I found that parts of the book lagged, and Stephenson was occasionally difficult to follow: I had similar problems with Cryptonomicon but they were much smaller in Seveneves.

If you liked this, then of course you'll enjoy Andy Weir. And you might enjoy Daniel Suarez as well.

Dec 29, 2017


Sep 29, 2017

Fun read; interesting concept, dynamic characters, great The-Martian-like science (some might find tedious, but I did the tech stuff). Very imaginative, was a real page turner!

May 29, 2017

I wanted to love this book. Lots to recommend it as noted by other reviewers. In the end, I think the erratic pacing and my lack of empathy for the characters (especially in the last section) overcame my appreciation for the audacious scope and technical detail. So I ended up liking this book.

Mar 20, 2017

Very well done, tops my reads so far this year. The time dynamics are astonishing, covering both hours and millennia with equal drama and imagination. .

Jan 23, 2017

Stunning in scope, and fearless in the writing. To begin with the sentence "The moon blew up with no warning and for no apparent reason" and to be able seamlessly to start a section with "Five thousand years later" should give some sense for the breadth of Stevenson's narrative, and he delivers with an extremely compelling narrative. Don't expect to be coddled by the story, but do expect to be challenged, to be surprised (by sudden death and all-too-human failures), and to be thinking all the way to the final pages.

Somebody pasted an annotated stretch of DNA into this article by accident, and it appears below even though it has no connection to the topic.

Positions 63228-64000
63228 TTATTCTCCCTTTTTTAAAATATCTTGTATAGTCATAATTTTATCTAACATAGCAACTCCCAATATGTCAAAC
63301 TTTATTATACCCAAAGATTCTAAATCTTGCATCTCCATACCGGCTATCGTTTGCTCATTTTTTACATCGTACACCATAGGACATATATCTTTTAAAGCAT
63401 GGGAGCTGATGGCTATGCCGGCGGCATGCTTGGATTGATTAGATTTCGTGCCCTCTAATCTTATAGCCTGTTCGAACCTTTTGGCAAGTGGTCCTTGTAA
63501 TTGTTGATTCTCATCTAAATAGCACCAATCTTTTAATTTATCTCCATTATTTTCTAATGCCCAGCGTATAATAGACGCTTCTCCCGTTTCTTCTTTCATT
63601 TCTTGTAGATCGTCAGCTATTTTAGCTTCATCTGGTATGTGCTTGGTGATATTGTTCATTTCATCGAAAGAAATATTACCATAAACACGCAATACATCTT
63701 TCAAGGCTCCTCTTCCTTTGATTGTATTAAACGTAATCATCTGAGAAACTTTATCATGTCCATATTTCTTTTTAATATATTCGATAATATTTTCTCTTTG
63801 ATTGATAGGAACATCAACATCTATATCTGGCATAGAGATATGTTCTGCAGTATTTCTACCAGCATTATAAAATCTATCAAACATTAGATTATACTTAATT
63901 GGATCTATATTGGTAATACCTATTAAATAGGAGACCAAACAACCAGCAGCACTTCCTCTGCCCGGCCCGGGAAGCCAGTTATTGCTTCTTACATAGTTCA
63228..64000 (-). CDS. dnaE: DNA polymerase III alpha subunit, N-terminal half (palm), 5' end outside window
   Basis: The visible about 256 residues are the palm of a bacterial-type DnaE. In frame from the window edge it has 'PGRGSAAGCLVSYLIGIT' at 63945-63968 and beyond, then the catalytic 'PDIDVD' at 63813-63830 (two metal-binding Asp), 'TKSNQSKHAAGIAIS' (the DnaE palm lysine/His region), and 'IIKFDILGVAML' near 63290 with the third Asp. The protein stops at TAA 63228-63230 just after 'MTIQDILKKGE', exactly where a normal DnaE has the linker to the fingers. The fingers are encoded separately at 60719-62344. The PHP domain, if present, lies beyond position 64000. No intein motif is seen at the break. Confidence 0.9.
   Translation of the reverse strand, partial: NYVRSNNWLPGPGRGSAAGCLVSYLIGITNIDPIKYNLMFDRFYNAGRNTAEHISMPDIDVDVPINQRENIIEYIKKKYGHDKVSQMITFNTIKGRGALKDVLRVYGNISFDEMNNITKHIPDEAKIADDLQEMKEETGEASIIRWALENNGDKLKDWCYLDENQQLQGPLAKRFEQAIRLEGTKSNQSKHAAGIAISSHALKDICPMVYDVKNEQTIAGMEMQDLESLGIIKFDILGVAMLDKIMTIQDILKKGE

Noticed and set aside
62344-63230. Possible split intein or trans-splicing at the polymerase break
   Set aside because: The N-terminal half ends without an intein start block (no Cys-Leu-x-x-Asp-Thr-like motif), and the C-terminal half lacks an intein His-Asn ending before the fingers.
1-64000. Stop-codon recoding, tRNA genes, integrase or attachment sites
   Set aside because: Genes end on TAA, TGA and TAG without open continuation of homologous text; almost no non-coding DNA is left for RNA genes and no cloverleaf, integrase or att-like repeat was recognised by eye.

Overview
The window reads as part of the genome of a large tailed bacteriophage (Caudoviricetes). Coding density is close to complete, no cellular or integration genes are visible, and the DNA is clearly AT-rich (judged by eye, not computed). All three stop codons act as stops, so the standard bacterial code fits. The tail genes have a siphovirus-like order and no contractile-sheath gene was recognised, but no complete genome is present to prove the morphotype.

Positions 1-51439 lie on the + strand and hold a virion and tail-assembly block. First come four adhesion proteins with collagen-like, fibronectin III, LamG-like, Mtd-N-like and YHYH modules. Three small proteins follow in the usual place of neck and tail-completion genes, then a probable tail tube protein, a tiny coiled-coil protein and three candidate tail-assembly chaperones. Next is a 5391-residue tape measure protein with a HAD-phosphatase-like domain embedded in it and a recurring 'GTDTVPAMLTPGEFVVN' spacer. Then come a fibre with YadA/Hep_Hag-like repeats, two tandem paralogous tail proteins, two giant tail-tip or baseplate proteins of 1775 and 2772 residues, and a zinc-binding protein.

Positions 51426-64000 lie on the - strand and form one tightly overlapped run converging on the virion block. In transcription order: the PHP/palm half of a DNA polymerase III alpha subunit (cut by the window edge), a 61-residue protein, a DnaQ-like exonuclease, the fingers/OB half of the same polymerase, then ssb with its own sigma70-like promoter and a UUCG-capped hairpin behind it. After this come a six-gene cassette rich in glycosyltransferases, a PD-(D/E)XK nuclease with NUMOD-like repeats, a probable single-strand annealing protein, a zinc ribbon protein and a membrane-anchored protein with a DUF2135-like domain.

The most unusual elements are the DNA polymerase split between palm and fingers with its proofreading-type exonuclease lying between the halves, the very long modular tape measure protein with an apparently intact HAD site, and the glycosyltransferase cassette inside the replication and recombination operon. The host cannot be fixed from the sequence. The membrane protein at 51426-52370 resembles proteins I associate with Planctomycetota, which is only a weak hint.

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Dec 29, 2017

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Mar 03, 2016

Five thousand years later after a catastrophic event rendered the Earth a ticking time bomb, the progeny of a handful of outer space explorers--seven distinct races now three billion strong--embark on yet another audacious journey: to return to Earth.
From the #1 New York Times bestselling author of Anathem, Reamde, and Cryptonomicon comes an exciting and thought-provoking science fiction epic—a grand story of annihilation and survival spanning five thousand years.


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Nov 05, 2017

Part Three